Education

Senator Smith believes that a strong public education system, from early childhood to higher education, is one of the most important investments we can make, because education has the power to change lives. A high-quality education empowers and creates opportunity, allowing people to reach their full potential, support their families with good-paying jobs, and become well informed and engaged citizens.

Education provides a strong foundation for our economy and our communities, and it starts with the littlest kids and learners. Senator Smith has worked in response to the childcare shortages in Minnesota, she’s a proud supporter of legislation to provide high-quality affordable childcare to all parents, to support childcare providers, and boost supply in Minnesota.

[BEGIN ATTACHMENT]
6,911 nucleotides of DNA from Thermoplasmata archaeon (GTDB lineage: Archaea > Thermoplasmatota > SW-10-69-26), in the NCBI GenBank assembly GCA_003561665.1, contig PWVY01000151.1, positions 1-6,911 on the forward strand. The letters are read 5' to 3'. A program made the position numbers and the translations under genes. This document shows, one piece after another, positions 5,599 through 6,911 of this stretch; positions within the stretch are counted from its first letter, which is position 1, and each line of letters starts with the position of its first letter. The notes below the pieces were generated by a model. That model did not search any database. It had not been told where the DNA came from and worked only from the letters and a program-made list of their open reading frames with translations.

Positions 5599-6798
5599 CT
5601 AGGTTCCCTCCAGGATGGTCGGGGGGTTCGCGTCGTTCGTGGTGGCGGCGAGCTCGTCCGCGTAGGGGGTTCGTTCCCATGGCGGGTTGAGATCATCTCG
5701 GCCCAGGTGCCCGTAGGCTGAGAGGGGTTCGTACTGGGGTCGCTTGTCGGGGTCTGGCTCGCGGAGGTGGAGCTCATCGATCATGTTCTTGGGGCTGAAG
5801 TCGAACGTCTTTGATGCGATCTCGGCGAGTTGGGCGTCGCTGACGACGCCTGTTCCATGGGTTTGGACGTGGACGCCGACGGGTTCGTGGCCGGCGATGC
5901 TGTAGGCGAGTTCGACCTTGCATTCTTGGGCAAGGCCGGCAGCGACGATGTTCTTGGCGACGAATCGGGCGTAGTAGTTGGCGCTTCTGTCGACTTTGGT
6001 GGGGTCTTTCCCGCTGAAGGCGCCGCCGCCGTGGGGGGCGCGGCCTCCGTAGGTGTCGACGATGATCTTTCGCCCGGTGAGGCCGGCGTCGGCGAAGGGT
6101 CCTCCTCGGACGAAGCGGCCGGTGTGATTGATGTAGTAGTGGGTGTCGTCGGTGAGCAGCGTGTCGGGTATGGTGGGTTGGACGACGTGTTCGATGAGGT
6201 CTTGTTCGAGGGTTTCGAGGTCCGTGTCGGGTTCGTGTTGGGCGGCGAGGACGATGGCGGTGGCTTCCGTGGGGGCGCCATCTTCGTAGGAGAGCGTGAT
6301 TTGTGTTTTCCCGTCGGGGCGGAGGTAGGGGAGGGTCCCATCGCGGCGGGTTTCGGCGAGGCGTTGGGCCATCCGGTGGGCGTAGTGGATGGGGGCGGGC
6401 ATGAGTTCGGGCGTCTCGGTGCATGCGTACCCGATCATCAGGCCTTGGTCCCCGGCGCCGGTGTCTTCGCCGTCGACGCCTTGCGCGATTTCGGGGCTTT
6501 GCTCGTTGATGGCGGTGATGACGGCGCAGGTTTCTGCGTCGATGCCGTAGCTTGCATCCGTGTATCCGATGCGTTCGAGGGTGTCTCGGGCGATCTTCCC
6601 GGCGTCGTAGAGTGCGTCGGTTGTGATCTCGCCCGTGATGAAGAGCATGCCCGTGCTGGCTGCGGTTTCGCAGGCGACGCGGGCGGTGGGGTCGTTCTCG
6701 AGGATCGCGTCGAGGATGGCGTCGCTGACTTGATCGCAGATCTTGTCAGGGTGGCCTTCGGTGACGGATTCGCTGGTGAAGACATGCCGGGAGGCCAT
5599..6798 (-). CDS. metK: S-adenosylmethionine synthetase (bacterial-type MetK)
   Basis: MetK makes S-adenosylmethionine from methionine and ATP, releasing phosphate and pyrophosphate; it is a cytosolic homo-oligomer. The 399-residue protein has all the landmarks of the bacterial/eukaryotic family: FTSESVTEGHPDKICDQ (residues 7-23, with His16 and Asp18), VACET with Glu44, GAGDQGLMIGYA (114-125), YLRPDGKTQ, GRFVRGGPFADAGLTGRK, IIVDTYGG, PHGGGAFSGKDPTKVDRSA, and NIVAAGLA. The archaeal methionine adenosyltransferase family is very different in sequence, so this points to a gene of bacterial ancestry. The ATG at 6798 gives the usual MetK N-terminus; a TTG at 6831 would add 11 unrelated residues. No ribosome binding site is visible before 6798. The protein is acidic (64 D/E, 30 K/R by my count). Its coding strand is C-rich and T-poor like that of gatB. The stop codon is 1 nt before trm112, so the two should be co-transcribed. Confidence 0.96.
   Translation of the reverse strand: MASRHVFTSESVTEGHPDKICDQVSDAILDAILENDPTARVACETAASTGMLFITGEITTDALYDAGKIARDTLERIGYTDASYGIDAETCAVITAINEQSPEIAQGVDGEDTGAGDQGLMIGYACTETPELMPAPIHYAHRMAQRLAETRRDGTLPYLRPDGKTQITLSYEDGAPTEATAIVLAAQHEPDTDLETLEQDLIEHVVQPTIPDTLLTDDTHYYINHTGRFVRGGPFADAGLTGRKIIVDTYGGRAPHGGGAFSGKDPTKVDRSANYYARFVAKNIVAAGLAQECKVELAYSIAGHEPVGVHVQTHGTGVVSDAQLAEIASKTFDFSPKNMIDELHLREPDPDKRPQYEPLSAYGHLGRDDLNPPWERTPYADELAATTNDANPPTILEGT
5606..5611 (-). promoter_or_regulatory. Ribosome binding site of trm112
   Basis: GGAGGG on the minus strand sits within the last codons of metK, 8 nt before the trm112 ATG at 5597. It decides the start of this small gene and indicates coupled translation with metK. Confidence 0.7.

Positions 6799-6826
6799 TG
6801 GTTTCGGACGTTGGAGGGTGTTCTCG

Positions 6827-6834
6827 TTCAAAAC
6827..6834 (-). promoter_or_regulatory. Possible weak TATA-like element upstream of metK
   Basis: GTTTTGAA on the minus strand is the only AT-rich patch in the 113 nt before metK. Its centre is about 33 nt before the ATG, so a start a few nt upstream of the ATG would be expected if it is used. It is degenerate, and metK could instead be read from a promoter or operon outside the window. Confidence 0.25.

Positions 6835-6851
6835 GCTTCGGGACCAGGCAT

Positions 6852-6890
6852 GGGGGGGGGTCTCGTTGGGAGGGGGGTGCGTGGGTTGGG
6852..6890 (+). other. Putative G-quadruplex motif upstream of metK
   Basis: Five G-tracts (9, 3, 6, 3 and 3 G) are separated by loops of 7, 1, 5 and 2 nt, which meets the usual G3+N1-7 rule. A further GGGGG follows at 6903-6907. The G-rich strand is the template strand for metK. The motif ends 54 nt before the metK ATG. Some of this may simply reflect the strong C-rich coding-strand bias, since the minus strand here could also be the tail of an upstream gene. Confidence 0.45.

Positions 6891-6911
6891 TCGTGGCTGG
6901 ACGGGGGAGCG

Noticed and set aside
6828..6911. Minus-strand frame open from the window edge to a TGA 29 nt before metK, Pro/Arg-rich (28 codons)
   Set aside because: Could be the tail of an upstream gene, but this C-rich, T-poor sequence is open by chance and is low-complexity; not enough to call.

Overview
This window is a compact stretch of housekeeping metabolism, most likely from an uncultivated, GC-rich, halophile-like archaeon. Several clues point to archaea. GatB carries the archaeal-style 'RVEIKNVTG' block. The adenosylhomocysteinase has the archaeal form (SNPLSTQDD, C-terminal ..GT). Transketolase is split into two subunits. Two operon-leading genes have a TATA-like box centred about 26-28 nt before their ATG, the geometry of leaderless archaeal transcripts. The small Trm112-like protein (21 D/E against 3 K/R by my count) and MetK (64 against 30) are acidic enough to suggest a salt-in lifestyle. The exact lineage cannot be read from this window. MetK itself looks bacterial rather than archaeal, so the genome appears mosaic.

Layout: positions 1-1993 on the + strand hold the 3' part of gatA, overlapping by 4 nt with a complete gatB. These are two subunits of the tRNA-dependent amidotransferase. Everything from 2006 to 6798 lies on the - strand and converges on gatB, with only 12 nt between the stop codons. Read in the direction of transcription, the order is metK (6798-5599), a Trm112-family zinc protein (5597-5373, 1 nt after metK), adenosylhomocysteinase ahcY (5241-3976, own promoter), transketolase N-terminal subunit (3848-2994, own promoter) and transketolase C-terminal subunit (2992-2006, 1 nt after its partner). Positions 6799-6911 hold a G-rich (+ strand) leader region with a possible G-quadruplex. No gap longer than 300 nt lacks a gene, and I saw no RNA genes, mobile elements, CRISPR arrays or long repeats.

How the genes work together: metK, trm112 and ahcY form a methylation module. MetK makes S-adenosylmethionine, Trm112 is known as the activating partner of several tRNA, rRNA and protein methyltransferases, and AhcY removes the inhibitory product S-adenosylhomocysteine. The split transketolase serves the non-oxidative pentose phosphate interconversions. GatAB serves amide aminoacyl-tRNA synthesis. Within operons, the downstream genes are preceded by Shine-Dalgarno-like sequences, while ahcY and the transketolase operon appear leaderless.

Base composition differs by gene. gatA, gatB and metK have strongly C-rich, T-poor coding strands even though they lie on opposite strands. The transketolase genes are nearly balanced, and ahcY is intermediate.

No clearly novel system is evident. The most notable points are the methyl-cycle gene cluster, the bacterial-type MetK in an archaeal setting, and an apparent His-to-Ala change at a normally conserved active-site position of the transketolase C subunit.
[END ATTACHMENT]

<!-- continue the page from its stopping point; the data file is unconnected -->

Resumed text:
Sen. Smith believes that every young person has a right to a high-quality K-12 education. She’s introduced legislation to address teacher shortages, particularly in rural areas, hard to staff subject areas, and to help improve teacher workforce diversity. She’s heard again and again from teachers about the challenges their students are facing and so she has championed several measures to support student mental health needs and well-being. When it comes to higher education, Sen. Smith believes that college has become unaffordable for too many. She finds it troubling that the average debt for students graduating from a four-year college in Minnesota is $31,000. She believes we need to rethink this system because it’s not fair to students, and it’s getting so that it is even slowing down our economy.